"Beauty will be convulsive or will not be at all." So proclaimed André Breton, the great theoretician of surrealism, in the closing words of the 1928 novel Nadja. But he could have just as easily tossed off the line last week in reference to any one of three new exhibitions at the Art and Culture Center of Hollywood.
If there is beauty to be found in the tangled works on display in "Cristina Lei Rodriguez: Forever," it is indeed convulsive as well as elusive. At least superficially, Rodriguez's mixed-media work comes across as almost willfully ugly. A typical Rodriguez piece consists of layers and layers of such disparate ingredients as artificial flowers, toy figurines, plastic drinking straws, costume jewelry, metal wire and chains, glitter, and a ball of yarn. A couple of sculptures incorporate tree branches and roots, but the emphasis is on artifice, on the inorganic posing as organic.
All this stuff is held together with epoxy and usually at least partially painted. But it's easy to get the sense that there's some weird internal gravity holding it all in place, as if extraordinary force is required to keep the many incongruous elements from flying apart in all directions. There seem to be vast reserves of potential energy lurking in these works.
Words like harsh and garish and, yes, ugly spring to mind, and yet the studied ugliness somehow gives rise to a haunted grace and grandeur. Rodriguez wrenches her subject matter from its usual context and slams it together in bold new ways to suggest fecundity and overabundance — the imagery is literally too much. At the same time, the sculptures can be seen as frozen moments in a process of decay or deterioration.
I don't know how Rodriguez pulls off this balancing act, but it's what gives her work dramatic tension. Without the simultaneous ripeness and rot, these pieces would wither under the spotlight. As it is, they really do have their own convulsive beauty.
"Forever" is a tough act to follow, but with "Yes, No, and Everything in Between," Louise Erhard gives it a go. Like Rodriguez, she traffics in both excess and the power of suggestion, as in the four photo collages that line one wall of the center's middle gallery. Erhard patterns these constructions after kaleidoscopes, compiling hundreds of shards of color photographs in such a way that you come away thinking you've seen something sexually suggestive when you really haven't. These works are clever but not much more than that.
And while the idea behind the color enlargements on the opposite wall is a solid one, the images don't really carry the weight of the concept. They're stills taken from old movies as shown on television, with the women's faces torn from their original contexts, à la Rodriguez, and left isolated on their own, "forcing viewers to create their own narratives," as the wall text puts it. The problem is that the shots Erhard has selected aren't very engaging even on their own terms.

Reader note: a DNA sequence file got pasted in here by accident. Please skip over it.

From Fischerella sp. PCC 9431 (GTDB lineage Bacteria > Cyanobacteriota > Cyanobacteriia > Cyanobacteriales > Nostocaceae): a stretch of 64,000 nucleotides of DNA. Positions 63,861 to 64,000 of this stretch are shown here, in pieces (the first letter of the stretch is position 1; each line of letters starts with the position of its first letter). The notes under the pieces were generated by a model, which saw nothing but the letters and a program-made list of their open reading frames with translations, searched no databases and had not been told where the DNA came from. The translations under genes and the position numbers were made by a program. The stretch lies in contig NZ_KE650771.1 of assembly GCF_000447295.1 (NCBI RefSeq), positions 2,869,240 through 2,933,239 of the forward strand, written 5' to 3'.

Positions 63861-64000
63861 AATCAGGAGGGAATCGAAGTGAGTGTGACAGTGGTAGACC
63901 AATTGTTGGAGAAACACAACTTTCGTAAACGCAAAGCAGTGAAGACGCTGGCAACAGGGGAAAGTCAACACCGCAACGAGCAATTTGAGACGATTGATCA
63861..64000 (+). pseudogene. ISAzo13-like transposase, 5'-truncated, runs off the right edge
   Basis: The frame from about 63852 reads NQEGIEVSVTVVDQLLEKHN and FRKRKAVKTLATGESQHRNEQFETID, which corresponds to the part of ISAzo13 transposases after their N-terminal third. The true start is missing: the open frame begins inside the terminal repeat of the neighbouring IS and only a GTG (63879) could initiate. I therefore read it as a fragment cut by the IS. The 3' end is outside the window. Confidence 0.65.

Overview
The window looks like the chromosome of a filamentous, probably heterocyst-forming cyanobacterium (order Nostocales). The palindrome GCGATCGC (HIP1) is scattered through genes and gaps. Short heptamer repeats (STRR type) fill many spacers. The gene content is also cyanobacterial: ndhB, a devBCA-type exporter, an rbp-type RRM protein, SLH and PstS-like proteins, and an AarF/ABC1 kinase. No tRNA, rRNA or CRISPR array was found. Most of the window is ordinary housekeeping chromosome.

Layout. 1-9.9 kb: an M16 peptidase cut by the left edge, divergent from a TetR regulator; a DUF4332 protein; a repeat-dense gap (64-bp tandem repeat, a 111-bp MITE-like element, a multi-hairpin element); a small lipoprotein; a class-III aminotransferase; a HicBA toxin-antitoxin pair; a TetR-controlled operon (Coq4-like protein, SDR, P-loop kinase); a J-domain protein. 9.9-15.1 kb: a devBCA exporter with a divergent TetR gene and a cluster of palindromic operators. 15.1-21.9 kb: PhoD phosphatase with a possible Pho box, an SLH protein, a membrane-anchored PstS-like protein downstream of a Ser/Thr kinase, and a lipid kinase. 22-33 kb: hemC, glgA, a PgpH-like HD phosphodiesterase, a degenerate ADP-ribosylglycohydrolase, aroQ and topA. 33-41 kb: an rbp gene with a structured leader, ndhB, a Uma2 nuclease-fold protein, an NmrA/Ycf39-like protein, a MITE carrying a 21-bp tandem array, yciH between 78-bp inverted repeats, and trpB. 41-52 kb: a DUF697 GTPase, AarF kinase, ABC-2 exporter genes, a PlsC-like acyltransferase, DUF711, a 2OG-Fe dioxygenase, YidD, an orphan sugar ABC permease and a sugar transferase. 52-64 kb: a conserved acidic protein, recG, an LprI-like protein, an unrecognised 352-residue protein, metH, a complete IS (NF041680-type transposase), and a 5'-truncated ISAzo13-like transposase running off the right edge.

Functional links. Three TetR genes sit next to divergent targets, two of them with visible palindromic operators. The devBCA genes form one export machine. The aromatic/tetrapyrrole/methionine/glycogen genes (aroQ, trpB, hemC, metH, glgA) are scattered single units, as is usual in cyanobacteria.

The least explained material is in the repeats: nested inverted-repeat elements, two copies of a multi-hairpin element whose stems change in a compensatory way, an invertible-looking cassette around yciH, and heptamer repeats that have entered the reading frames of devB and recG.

In the half-dozen photomontages in the tiny gallery just beyond, however, Erhard hits her stride and then some. She appears to be taking off from the starting point of Richard Hamilton's seminal collage Just What Is It That Makes Today's Homes So Different, So Appealing?, created for the 1956 London exhibition "This Is Tomorrow." Like Hamilton, Erhard starts with modern-looking interiors that she then populates with people and things that don't fully fit in. (A cartoon Mr. Magoo addresses a vase of gladioli in one.) The rooms also invariably feature views of the outer world as seen through their windows, luring us deeper into the images.
The artist's wall text characterizes these rich collages as "a visual diary of my emotions as affected by the internal and external conflicts I experience in my life. Each one is about how personal filters and misinterpretations create my reality. Often my reactions are simply the outrageousness of what my mind tells me is going on versus what is actually happening." As in Rodriguez's best work, these pieces bristle with a palpable tense energy. I'd love to see a whole show devoted to more of them.
Perhaps inevitably, there's a little drop-off in vitality as you enter the center's adjacent Project Room, where "Birds Are Nice: A Little Love" is installed. (Bird Are Nice is the artist's assumed name.) There's a handful of linked works featuring lots of little red hearts and lots of bird imagery, all of which come together in a blink-and-you'll-miss-it 45-second animated film, A Little Love (In Your Heart). Cute, maybe, but not nearly as provocative as what's in the other two shows.
"A Little Love" is redeemed, however, by the mixed-media installation at one end of the space. The Compliment Dome invites you to sit on one of two stools beneath a couple of makeshift speakers from which emanates a cooing voice telling you wonderful things about yourself. After the astringency of "Forever" and "Yes, No, and Everything in Between," it's a way to pamper and soothe yourself — however patently false the platitudes may be — before you head back out into the real world.